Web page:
Hello! And welcome to another podcast thing. This one is to do with our blogging technical error earlier in the week, so we thought we’d have a rant about SEO (search engine optimisation).
If you want to learn a little bit about how to improve your on-site content with a few tweaks here and there, we’re your lot!
With 10 years’ experience in digital working across SEO projects, this is one of the few things in life we actually know anything about. Huzzah!
Free Blogging Tips on SEO, Yo!
MoroniCast #13: Tips on SEO for Bloggers (innit) – MoroniCast: The Moronic Podcast
Okay, so just to note a few things. The recording app we use has had an update and now seems to automatically chop out pauses and stuff in the audio.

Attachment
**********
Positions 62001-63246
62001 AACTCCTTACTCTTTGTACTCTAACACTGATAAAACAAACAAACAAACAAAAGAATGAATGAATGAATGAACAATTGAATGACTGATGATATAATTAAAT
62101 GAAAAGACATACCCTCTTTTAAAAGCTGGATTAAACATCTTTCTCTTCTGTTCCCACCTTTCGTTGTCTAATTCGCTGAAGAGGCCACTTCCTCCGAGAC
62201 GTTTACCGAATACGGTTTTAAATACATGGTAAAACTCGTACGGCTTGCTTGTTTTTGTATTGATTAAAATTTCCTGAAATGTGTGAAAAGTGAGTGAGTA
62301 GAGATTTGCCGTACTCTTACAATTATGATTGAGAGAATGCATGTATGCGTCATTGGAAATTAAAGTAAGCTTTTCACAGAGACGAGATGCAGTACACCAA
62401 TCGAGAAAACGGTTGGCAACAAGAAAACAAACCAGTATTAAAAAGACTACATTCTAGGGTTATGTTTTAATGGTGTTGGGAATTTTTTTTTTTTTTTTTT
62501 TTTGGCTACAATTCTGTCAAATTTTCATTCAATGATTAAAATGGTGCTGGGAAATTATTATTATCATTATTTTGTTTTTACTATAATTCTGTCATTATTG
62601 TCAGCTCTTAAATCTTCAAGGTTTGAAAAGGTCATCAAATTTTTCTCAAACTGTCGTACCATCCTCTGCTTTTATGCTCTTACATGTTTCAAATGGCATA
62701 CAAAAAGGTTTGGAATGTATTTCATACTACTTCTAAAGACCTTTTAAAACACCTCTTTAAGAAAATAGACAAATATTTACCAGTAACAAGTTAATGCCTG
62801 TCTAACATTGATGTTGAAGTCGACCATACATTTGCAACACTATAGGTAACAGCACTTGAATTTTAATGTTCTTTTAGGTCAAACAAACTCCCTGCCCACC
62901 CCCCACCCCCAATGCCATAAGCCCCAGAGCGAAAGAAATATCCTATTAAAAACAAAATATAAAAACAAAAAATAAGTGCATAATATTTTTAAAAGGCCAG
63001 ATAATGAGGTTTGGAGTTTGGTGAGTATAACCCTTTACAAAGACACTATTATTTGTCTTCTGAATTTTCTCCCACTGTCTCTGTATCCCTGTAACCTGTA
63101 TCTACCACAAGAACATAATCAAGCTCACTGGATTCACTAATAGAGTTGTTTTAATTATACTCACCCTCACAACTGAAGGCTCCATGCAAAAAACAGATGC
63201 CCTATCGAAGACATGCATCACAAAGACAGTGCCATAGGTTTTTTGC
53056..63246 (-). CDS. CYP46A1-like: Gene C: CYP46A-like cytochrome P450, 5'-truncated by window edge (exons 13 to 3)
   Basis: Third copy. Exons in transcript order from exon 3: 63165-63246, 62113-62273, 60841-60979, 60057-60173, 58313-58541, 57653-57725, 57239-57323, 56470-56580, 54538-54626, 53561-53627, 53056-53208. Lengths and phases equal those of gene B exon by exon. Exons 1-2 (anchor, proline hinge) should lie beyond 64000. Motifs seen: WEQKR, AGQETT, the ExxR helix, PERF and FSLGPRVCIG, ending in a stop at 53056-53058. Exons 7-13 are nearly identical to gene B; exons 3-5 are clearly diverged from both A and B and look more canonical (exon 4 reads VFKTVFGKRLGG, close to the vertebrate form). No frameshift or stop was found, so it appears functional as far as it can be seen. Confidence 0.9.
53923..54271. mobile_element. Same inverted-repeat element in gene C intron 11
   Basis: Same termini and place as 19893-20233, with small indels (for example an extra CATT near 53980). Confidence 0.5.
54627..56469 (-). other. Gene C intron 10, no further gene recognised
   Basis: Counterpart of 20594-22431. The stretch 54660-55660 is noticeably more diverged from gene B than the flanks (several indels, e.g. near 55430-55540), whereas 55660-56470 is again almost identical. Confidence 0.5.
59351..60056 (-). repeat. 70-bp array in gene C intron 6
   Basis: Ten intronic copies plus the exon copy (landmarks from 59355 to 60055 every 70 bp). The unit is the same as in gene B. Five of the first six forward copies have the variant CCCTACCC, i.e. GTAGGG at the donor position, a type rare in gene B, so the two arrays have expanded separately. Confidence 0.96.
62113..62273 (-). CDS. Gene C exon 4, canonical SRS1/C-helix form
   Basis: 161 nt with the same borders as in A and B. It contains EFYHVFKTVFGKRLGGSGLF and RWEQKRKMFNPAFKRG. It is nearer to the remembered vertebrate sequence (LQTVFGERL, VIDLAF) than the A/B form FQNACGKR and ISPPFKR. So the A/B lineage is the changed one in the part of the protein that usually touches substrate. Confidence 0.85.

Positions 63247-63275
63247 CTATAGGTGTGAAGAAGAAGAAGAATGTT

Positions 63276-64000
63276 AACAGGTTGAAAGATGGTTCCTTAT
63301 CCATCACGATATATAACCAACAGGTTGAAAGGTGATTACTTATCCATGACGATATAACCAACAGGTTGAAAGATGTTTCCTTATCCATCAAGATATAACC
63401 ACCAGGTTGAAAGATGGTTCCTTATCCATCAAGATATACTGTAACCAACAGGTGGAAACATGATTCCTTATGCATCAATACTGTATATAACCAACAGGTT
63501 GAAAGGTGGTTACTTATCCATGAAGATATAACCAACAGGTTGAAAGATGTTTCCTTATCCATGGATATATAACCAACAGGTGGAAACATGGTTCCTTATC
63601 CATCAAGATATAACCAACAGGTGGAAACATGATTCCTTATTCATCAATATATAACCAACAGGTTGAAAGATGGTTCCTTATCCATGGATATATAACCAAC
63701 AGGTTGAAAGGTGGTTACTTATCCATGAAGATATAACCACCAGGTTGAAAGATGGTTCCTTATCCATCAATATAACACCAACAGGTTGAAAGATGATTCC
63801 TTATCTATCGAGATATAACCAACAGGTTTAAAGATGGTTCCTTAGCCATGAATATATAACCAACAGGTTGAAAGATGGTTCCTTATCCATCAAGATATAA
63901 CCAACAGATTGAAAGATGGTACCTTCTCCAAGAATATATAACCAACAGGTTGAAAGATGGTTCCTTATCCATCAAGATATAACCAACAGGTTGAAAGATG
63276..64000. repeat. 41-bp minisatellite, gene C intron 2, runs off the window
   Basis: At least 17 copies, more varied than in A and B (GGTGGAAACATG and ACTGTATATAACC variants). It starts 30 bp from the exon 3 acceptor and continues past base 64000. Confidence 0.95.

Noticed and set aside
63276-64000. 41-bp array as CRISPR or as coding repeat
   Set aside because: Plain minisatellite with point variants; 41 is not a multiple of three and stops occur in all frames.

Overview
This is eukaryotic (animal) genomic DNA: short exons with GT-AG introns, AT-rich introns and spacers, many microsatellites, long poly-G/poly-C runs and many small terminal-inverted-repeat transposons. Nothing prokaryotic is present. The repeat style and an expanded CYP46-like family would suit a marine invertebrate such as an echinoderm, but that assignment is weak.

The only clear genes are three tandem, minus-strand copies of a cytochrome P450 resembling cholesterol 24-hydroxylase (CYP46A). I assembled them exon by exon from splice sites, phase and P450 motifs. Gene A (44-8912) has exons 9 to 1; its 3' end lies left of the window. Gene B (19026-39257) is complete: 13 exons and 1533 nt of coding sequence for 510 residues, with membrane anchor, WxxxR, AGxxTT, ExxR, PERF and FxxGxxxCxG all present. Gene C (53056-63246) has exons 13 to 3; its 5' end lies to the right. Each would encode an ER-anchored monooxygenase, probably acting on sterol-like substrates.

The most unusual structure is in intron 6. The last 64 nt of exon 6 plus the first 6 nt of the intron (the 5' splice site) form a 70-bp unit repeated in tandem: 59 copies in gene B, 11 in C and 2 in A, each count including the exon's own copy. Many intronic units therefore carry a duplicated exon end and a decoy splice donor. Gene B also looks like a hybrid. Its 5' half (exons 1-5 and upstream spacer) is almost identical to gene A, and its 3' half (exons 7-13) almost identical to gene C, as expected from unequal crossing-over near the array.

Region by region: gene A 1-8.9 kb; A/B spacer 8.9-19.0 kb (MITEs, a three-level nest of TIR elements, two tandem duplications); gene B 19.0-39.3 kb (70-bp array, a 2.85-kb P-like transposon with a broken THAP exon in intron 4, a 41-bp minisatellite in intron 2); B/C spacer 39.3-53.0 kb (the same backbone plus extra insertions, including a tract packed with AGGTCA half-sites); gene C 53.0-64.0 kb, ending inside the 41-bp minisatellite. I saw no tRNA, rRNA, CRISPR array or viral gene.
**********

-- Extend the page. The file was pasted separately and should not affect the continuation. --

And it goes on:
That means what was a 20 minute clip has been chopped to 12. Neato!
Anyway! SEO tips! Yes. We’re going to cover a few of the things mentioned in the audio, breaking it down below so you can figure out the right structure.
The Right SEO Content Structure
Basically, and this all in Google’s quality guidelines, you want to follow the search engine giant’s content hierarchy structure. That goes like this:
- H1: This is your blog title
- Intro copy: Introduction to your main piece
- H2: A secondary heading in the copy
- Your rambling: The main content of the piece
- H3s: You can use these as subheadings to break up copy
- Internal linking: Where relevant, link to previous content you’ve done
Follow that structure and you’re pretty much sorted. You can use your main keyword to help you out there. Like if you’re reviewing a book or something, make sure the name is used in the copy five times or so.